Leadhead jigs are a mainstay of bass and walleye anglers, especially during the spring and fall, when the water is cold. For river anglers like me, jigs becoming increasingly effective as fall progresses and smallmouth bass move into areas of reduced current, typically deeper pools and pockets out of the main force of the river’s current.
|It’s important to know a variety of jigging tactics and be willing to experiment to find the productive one for that particular day.|
A guide trip late last week provided my first consistent jig bite of the fall. Water temperatures had dropped into the low 50s. That, combined with an increase in flow that raised the river a foot, had pushed smallmouth bass into classic fall spots. Prior to that, we had been catching fish in moderate current, mostly on soft jerkbaits.
Thursday’s trip proved to be a good testing ground for leadhead jig use. My client, Dave, is a good fisherman. And jigging is one of his favorite fishing tactics.
It was around mid-morning when the fish turned on, and we began taking them consistently from shoreline pockets protected by large rock formations. Dave used a ⅜ ounce leadhead jig dressed with half of a Netbait Salt Lick Worm; I used a 3/16 ounce mushroom-shaped leadhead with a three-inch finesse curly tail grub lure. Though we both caught our share of bass, it was clear that our approach, both in jig/dressing choices and methods, differed.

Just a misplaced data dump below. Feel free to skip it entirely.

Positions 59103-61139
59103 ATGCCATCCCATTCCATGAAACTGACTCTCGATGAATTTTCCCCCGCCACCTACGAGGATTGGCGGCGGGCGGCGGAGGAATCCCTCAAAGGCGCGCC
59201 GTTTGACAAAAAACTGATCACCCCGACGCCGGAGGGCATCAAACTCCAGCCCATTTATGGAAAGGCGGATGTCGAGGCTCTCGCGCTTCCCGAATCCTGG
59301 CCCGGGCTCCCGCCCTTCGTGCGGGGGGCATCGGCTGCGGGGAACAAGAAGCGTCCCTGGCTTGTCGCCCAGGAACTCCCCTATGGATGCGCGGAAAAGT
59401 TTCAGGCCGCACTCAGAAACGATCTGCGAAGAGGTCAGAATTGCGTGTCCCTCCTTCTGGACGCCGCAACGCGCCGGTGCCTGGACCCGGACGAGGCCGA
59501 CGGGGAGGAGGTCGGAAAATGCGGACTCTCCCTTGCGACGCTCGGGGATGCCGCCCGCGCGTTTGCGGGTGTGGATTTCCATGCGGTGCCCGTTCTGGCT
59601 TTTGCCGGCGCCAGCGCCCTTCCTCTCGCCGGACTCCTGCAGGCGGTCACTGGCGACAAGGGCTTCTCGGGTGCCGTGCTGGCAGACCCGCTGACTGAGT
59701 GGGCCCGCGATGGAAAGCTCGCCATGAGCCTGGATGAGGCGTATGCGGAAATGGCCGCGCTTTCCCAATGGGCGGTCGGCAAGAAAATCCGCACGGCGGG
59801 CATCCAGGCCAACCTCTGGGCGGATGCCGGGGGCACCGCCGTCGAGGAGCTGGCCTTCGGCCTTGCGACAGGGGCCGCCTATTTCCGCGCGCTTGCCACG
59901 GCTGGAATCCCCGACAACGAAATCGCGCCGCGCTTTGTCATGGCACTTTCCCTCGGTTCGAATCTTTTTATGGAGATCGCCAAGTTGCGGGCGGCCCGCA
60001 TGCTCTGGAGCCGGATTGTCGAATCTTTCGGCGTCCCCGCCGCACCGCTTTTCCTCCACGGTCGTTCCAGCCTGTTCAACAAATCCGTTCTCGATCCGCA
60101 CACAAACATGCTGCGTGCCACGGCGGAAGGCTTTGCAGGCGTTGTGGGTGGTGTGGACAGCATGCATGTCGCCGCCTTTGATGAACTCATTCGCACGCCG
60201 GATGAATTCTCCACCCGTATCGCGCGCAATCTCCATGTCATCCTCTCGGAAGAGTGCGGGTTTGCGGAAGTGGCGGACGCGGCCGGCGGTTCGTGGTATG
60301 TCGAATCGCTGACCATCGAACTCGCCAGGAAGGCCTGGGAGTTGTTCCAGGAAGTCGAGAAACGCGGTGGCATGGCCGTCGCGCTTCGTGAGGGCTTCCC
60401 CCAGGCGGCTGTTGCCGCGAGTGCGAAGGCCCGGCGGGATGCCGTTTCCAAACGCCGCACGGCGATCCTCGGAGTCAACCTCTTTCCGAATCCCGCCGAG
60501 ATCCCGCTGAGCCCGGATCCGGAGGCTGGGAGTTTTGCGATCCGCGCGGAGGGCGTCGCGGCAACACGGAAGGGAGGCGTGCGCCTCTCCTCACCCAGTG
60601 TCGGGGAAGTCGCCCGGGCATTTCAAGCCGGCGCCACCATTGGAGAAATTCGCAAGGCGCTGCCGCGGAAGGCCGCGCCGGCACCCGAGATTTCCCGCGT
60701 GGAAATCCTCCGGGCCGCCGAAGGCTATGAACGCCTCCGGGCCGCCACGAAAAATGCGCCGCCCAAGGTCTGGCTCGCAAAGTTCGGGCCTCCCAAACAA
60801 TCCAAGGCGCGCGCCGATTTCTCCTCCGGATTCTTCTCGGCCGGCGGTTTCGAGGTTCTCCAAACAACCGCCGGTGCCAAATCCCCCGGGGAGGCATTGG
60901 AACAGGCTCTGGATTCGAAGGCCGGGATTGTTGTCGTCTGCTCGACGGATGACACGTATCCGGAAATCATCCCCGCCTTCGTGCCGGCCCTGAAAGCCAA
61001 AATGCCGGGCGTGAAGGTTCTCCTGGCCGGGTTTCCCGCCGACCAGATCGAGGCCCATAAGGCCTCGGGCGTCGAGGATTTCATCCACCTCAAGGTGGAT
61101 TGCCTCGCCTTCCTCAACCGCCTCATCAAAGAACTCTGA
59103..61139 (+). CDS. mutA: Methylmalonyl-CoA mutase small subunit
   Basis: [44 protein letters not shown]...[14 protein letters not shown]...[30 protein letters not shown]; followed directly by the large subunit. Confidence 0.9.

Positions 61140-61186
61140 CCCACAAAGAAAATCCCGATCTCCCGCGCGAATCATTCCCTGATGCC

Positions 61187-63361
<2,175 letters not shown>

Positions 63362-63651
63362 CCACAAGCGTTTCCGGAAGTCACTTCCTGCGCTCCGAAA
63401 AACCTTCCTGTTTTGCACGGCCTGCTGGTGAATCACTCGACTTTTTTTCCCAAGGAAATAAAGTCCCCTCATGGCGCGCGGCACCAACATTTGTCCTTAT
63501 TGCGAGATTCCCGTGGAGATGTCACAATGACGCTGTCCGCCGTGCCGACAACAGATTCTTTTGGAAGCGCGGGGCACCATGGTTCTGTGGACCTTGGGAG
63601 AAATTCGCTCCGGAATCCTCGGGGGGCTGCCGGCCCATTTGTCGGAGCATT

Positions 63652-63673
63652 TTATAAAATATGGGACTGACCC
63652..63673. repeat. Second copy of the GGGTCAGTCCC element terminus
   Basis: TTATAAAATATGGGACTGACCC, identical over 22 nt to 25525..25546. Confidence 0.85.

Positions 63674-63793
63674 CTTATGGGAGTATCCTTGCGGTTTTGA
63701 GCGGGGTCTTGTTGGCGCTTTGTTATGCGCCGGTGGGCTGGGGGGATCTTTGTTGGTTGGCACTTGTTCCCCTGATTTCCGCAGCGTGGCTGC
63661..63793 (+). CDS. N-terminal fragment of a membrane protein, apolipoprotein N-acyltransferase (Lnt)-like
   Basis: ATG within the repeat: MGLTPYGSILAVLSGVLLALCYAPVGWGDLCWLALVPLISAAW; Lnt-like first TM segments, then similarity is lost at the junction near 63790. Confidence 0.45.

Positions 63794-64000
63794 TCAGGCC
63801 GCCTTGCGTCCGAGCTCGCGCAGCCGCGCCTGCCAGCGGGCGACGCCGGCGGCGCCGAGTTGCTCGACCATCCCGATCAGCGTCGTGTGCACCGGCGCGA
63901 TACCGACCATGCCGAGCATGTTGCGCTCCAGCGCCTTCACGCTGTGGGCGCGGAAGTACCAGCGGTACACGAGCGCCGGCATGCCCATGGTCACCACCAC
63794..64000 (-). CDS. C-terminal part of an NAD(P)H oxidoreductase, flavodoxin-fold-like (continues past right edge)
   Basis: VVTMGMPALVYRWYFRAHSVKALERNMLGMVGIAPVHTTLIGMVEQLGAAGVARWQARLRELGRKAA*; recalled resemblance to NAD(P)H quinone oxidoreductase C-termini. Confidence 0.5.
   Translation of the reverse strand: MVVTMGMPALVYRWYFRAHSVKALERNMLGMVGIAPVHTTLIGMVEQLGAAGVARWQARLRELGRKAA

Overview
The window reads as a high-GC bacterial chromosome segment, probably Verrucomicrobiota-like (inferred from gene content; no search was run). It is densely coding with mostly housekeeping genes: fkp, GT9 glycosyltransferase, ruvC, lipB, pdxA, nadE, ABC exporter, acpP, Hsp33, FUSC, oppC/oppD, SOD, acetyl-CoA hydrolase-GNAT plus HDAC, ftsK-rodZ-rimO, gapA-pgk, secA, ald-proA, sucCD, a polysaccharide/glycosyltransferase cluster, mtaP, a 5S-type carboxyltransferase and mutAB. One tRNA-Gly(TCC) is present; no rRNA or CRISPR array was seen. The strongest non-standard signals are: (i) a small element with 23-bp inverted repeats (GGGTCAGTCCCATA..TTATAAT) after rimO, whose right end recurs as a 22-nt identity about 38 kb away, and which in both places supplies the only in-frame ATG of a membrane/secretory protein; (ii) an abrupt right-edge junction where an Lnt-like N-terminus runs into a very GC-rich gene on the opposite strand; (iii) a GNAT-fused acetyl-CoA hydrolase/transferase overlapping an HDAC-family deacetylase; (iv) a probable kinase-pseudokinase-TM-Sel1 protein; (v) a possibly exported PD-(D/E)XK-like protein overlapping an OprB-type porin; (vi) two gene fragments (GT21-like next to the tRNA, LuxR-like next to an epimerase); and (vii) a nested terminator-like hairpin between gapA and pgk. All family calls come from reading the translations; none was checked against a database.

Dave’s jig weighed twice as much as mine. The reason it worked: he fished it in a much more aggressive manner, with sharp upward rod sweeps that lifted it well off the bottom. Conversely, I fished my light jig with a great deal more finesse, working it across the bottom, comparatively slowly, with subtle lifts.
The objective behind Dave’s “snap-jigging” method was simple, he said. It provided lots of “drops,” the downward fall of the jig-worm combo following his aggressive upward snap/sweep. Since most jig hits happen on the fall, this method provided lots of such opportunities. It’s also likely the assertive manner in which he was fishing the jig conjured up some reaction bites, rather than those based simply on the desire to eat.
My finesse approach seemed to get just as positive a response from the bass.While I was forced to work it more slowly, due to the lighter jighead (just enough weight to maintain bottom contact in the five to 10 foot depths), the slower rate of fall gave the fish more time to respond to it.
On this particular day two distinct jigging methods were both productive. But many days this would not be the case. That’s why it’s important to know a variety of jigging tactics and be willing to experiment to find the productive one for that particular day.
Football jigs are another great lure for catching smallmouth bass during autumn. Check out these three reasons why you should try this presentation when fall fishing.